Cyprus August 28, 2008Posted by gordonwatts in Cyprus, travel.
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We arrived back from Cyprus over the weekend. That was 6 days. While this was a vacation for me, it was a conference for Paula. We were in the town of Nicosia, which is the capital. While there are many tourist spots in Cyprus, Nicosia is not one of them. Nice town — but it is a working town. And without a car, it is pretty hard to get around. And Cyprus is hot. We were warned about 40-45 C, which is killer, but I don’t think it ever made it above 40 – but it was always above 39. And very humid. The 10 minute walk between the hotel and the conference over flat ground is enough to drench you.
But the vacation was nice. First, we stayed in the Cyprus Hilton. Under normal circumstances we could not afford this place – but it is right next to the university and was the conference hotel. Whew. This is the sort of place that after you check in everyone calls you by your first name — even though you are sure you’ve not actually met them before. The staff will do whatever you ask. And they really seem to care that you are comfortable – down to a person (well, there was one guy who very early in the morning wasn’t too happy to help, but that was the only time). Julia and I spent a lot of time together – much of it walking back and forth between our room and the large outdoor pool. She be-friended many people. Many of them even knew her name by the end of the stay.
The history of the Cyprus is fascinating. I was aware of the Turkish invasion in the early 70′s. If you follow international news it is hard not to be aware because Turkey is trying to join the EU and divided Cyprus is one of the things that the EU wants fixed first. What I didn’t know was what triggered the invasion. A dictatorship was in power in mainland Greece and had a falling out with the Cyrpus government. To fix this, Greece sponsored a coup of the Cyprus government and installed their own Greek government. The Turks on the island got worried, which got Turkey involved, which led to the invasion. It wasn’t until 2003, apparently, that you could even make a phone call from one side of the island to the other. Our conference host, who is Greek, was originally living on the Turkish side of the island and saw his house for the first time in 30 years in 2005 (or there-abouts). Turks and Greeks were living side-by-side, apparently, before the invasion (though I’m told there was no real mixing of the cultures). Further, it sounds like there have been many opportunities to both avoid the invasion and repair the damage afterwards, but it was always “just” missed. It reminds one of the Israeli-Palestinian conflict (complete with trying to get people to move to Cyprus to increase the Turkish population) – but, thank goodness, no one is trying to kill each other.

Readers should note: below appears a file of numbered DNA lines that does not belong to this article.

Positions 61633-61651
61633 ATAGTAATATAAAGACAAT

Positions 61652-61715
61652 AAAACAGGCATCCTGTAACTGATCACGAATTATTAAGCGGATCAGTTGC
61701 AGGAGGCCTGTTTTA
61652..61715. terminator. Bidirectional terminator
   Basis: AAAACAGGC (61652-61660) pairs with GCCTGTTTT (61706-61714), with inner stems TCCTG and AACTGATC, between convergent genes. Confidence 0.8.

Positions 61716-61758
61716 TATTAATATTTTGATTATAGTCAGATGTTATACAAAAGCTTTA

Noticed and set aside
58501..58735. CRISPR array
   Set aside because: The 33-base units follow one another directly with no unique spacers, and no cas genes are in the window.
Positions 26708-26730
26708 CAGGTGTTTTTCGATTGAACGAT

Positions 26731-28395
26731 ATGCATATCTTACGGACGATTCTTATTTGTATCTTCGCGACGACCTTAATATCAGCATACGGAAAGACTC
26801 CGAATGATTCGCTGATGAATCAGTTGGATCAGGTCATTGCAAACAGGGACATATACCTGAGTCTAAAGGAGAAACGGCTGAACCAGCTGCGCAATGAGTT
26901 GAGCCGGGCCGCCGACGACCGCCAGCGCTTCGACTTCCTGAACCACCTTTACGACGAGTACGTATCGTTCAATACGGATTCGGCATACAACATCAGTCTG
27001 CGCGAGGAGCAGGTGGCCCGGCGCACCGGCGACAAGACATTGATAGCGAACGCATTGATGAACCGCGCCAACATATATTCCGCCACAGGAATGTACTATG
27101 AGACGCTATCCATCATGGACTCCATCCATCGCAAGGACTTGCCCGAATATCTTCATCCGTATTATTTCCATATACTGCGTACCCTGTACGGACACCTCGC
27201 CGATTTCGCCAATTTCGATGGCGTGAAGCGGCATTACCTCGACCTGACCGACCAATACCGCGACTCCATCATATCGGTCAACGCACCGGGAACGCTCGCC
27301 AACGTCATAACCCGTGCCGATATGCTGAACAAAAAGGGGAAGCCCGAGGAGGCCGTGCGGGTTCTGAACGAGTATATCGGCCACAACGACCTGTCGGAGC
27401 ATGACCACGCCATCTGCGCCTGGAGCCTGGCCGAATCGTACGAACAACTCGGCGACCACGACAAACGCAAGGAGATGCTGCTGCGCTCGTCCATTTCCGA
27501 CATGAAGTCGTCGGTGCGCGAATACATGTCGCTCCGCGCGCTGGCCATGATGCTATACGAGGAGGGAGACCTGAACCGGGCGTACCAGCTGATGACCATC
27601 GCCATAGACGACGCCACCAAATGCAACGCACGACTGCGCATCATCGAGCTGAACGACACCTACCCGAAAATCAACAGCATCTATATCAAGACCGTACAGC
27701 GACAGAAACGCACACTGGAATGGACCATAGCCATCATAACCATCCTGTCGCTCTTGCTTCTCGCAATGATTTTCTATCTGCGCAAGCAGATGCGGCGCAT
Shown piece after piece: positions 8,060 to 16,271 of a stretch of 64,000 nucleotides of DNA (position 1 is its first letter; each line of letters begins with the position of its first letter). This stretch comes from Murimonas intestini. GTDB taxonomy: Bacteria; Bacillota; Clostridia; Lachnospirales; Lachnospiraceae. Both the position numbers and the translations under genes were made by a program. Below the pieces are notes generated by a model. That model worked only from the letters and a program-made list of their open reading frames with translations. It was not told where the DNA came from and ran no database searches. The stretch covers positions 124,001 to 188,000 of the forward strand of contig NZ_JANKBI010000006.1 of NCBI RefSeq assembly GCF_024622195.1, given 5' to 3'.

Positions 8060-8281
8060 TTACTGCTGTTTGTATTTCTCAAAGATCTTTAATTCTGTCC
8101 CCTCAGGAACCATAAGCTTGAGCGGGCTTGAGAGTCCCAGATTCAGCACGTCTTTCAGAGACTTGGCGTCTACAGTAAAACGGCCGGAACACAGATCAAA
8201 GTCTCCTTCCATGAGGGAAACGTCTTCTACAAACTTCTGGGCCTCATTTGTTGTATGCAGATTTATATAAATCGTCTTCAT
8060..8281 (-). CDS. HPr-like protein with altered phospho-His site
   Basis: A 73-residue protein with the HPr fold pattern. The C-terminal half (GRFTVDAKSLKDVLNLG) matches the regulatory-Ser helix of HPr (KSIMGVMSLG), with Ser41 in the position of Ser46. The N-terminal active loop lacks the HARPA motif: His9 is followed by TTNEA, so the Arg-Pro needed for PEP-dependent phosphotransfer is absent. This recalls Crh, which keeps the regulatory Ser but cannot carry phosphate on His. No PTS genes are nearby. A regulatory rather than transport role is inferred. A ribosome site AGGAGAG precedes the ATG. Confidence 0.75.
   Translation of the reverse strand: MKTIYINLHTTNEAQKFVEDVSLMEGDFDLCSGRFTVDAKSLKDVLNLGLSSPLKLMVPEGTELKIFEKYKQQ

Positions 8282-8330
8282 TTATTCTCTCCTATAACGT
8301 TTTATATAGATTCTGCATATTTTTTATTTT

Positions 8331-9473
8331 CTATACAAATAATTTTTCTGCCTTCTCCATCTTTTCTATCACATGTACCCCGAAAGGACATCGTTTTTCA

UN sponsored talks between the sides to make the island hole are supposed to start on the 3rd of September. This means that everyone is laying the ground work for this. And some of that groundwork was occurring in the Hilton. I saw many ministers and the Cyprot president in the halls (amazingly, he had only two security people following him). Lots of cars with flags outside – including one with New York license plates (!?). The Greek Orthodox church was also there and it sounds like they aren’t in favor of the unification that is currently proposed. They had posters up in the main lobby of the hotel discussing missing persons, lost art treasures, and looted and vandalized churches on the Turkish side. The basic issue is who gets claim to land on each side that was formerly owned by someone on the other side. I wish them luck. The island is an amazing place; I learned about the Ottoman empire in high school; too bad the hangover still exists.
And finally… I don’t know if this is a Cyprot culture thing, a Greek culture thing, or because we met some really nice people (or all three). But everyone was amazing hosts. With Julia in tow the conference host ferried us around in his car instead of on one of the packed conference buses. It was extremely difficult to get anyone to allow us to pay for a dinner or taxi ride. And it felt like they would drop everything to help us if we asked – so we were very careful not to ask unless we were really desperate. But it was fantastic.
This conference of Paula’s is cursed, by the way. Last year we had a horrible experience, thanks to Al Italia. This year it was the same thing — we arrived 10 hours late; J-mo was finally in bed at 1am. She was so tired she lost it on the decent. Sorry to everyone else that was on that plane. Ironically, we booked our tickets through Al Italia (what were we thinking!?!?), but we never flew on an Al Italia plane. Cyprus Air was 3 hours late, which caused us to miss our connection, which meant sitting in the Rome airport for almost 7 hours.